Built-in APS types used for creating the platform resources (for example, users of domains) implement APS abstract types. Inheritance for some of APS resources is presented in the diagram. Key points:
The abstract APS type IDs are in the
All APS types with a few exceptions implement the
Resource APS type.
The platform is presented as a set of APS applications with their own APS types.
The platform specific APS type IDs are
in the two namespaces:
Every custom APS application uses its own unique namespace. The custom APS types typically implement the abstract APS types and can operate the platform APS resources in accordance with the authorization rules.
The suite of diagrams below shows the relationship of built-in APS types in the platform. This helps to find a list of resources bound to a certain platform resource. For example, an anti-spam application might need to know the list of MX records in a certain domain to modify them.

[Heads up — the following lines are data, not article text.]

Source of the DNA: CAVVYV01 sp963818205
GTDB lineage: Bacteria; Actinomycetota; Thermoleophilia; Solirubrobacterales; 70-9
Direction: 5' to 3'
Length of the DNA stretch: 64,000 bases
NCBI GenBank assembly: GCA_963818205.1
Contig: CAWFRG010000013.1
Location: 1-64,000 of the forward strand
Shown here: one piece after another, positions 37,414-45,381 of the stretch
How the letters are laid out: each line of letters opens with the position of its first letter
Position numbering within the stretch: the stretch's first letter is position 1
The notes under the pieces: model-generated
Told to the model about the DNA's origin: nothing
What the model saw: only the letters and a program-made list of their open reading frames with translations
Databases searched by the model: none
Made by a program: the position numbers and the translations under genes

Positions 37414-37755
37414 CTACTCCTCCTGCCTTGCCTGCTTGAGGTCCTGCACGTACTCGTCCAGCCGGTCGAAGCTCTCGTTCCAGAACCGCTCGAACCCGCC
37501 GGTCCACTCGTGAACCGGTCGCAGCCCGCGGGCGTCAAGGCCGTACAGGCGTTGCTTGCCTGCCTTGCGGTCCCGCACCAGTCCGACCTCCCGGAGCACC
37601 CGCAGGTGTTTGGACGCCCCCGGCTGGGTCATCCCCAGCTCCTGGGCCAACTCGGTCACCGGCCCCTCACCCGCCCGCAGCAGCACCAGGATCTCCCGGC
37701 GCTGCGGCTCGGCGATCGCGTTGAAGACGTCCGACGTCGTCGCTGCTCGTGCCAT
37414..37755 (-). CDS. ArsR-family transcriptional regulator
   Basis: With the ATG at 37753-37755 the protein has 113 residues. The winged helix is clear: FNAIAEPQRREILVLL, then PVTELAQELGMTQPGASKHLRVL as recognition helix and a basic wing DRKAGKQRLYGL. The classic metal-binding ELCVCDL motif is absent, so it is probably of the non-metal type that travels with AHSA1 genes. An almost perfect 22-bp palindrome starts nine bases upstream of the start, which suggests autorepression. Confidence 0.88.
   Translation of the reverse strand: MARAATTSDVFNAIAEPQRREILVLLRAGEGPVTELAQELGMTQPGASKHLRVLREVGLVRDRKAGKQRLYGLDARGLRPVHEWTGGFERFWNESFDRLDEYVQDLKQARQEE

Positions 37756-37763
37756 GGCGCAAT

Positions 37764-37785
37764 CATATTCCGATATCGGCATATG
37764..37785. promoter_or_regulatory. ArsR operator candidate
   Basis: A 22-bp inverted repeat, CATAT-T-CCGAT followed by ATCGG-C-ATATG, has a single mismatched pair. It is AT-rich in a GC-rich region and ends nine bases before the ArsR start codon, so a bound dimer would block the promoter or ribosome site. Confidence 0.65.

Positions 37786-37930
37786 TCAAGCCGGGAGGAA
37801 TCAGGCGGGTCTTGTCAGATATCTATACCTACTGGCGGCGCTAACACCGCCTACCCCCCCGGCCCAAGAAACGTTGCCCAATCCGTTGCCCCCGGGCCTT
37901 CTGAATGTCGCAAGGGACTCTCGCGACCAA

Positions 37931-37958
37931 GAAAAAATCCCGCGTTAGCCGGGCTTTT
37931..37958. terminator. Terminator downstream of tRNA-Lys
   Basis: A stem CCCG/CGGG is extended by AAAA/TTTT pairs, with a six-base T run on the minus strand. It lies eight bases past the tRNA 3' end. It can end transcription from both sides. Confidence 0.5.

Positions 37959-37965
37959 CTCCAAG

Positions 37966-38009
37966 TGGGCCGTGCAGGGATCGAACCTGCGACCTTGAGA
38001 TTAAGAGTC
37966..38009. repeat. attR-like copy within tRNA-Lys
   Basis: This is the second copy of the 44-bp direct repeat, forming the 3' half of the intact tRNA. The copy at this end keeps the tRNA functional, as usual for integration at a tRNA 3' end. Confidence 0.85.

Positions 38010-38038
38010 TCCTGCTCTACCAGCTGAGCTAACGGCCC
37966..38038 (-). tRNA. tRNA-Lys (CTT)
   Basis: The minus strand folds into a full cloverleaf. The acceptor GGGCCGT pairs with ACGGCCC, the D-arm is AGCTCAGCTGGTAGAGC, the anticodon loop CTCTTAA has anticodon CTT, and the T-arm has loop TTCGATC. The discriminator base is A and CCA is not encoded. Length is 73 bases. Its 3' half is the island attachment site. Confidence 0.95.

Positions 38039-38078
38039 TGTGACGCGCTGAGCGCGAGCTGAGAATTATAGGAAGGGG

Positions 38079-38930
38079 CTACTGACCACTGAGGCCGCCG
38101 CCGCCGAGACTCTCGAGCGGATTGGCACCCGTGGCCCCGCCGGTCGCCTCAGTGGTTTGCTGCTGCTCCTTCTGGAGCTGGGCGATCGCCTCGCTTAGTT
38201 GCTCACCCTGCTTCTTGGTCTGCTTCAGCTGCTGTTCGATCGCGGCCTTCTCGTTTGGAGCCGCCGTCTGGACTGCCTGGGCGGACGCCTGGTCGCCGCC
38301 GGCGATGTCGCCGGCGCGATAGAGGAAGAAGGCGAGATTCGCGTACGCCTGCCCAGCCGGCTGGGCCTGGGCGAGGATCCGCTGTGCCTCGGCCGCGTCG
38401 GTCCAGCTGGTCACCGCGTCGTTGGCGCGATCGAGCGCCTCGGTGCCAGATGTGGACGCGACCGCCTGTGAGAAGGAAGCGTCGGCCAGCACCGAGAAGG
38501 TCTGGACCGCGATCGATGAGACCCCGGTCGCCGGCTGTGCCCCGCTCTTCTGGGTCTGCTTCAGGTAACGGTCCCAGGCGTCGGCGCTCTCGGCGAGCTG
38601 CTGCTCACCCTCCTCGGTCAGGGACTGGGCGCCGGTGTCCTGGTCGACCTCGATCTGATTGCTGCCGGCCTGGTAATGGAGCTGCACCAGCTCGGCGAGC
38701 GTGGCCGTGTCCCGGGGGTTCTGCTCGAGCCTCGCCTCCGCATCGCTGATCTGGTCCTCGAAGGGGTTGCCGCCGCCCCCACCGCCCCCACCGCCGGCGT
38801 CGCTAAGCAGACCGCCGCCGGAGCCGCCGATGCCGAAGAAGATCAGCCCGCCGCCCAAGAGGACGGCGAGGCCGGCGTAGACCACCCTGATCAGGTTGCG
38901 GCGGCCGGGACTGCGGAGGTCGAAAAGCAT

Rectangles represent APS abstract types and the platform types. The platform types are displayed with a red background.
Arrows represent relations. Relations defined or redefined in the platform types are displayed in red.
The platform types can inherit some relations from APS built-in types. In this case, the APS parent presents on top of the platform type, and the relations are presented with black arrows.
The top-most APS abstract parent type is displayed with a blue background.
When designing a package, you need to define relations between the application and the platform APS types. The key points to consider when defining such relations are:
You need to bind customer resources to the main application resource on the provider’s side. Therefore, applications usually provide the context resource to customers. This resource relates to the application resource on one hand and to other customer resources on the other hand.
For an application to be able to operate account subscription and service user resources, the corresponding relations must be established.
If customer resources must be provisioned based on a predefined set of configurations or offers, such offers need to be created on the provider’s side. They must relate to the main application resource on one hand and to the customer resources on the other hand.
Below is an example of custom application relations.